Why IPG Photonics Corporation Shares Went Dark Today

Although we don't believe in timing the market or panicking over market movements, we do like to keep an eye on big changes -- just in case they're material to our investing thesis.

What: Shares of IPG Photonics Corporation (NASDAQ: IPGP  ) finished the trading day on Tuesday with close to a 6% loss after dropping to a 10% loss early in the morning. Investors seem unhappy with the fact that IPG's upcoming quarter is looking a little soft, despite the fact that the company bested top-line expectations for its fiscal first quarter.

So what: IPG's first-quarter revenue came in at $170.6 million, a 20% year-over-year improvement that also cleared analyst expectations of $168.1 million in revenue. The company's bottom line showed $0.77 in earnings per share, which matched analyst expectations. Looking ahead, IPG now expects to generate between $173 million and $188 million in revenue for the second quarter, which will result in a range of $0.77-$0.92 in EPS. Analysts had modeled a second quarter with $187.1 million in revenue and $0.90 in EPS, so the midpoints of IPG's guidance -- $180.2 million in revenue and $0.85 in EPS -- fall beneath those estimates on both counts.

Now what: It's hard to call this bad guidance, as it IPG's midpoints would represent year-over-year growth of 7% on the top line and 6% on the bottom line. However, this is not particularly strong growth for a company that just posted a year-over-year growth rate of 20% in revenue and 15% in EPS. Slowing growth is always a concern, particularly for a company that's seen its share prices rise primarily on P/E expansion over the past year. Tread cautiously with IPG. It's not a screaming buy today, but it's hardly in the nosebleed-P/E territory it once occupied, either.

Are you ready to profit from this $14.4 trillion revolution?
Let's face it, every investor wants to get in on revolutionary ideas before they hit it big. Like buying PC-maker Dell in the late 1980s, before the consumer computing boom. Or purchasing stock in e-commerce pioneer Amazon.com in the late 1990s, when it was nothing more than an upstart online bookstore. The problem is, most investors don't understand the key to investing in hyper-growth markets. The real trick is to find a small-cap "pure-play" and then watch as it grows in EXPLOSIVE lockstep with its industry. Our expert team of equity analysts has identified one stock that's poised to produce rocket-ship returns with the next $14.4 TRILLION industry. Click here to get the full story in this eye-opening report.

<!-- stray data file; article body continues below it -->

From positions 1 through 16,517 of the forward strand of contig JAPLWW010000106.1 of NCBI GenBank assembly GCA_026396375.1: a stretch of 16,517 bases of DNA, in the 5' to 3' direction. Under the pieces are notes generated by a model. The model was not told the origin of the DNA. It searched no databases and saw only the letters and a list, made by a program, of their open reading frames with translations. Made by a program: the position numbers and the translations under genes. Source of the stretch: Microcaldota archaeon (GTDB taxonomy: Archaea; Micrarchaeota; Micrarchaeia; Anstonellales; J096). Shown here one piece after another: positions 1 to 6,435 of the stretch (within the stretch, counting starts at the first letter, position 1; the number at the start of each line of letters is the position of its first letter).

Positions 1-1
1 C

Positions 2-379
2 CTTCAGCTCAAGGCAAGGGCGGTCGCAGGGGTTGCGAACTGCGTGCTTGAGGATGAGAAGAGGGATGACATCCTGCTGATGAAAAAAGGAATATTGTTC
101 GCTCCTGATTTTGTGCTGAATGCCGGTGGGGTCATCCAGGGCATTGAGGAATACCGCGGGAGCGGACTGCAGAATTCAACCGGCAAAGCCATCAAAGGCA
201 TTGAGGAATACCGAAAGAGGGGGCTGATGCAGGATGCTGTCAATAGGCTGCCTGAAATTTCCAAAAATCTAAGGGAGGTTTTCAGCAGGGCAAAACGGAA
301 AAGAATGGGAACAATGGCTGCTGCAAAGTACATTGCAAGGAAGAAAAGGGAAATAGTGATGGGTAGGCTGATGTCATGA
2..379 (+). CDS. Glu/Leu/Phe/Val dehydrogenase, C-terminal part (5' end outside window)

Read/Post Comments (0) | Recommend This Article (3)

Comments from our Foolish Readers

Help us keep this a respectfully Foolish area! This is a place for our readers to discuss, debate, and learn more about the Foolish investing topic you read about above. Help us keep it clean and safe. If you believe a comment is abusive or otherwise violates our Fool's Rules, please report it via the Report this Comment Report this Comment icon found on every comment.

Be the first one to comment on this article.

Sponsored Links

Leaked: Apple's Next Smart Device
(Warning, it may shock you)
The secret is out... experts are predicting 458 million of these types of devices will be sold per year. 1 hyper-growth company stands to rake in maximum profit - and it's NOT Apple. Show me Apple's new smart gizmo!

DocumentId: 2935758, ~/Articles/ArticleHandler.aspx, 10/1/2014 12:15:48 PM

Report This Comment

Use this area to report a comment that you believe is in violation of the community guidelines. Our team will review the entry and take any appropriate action.

Sending report...


Advertisement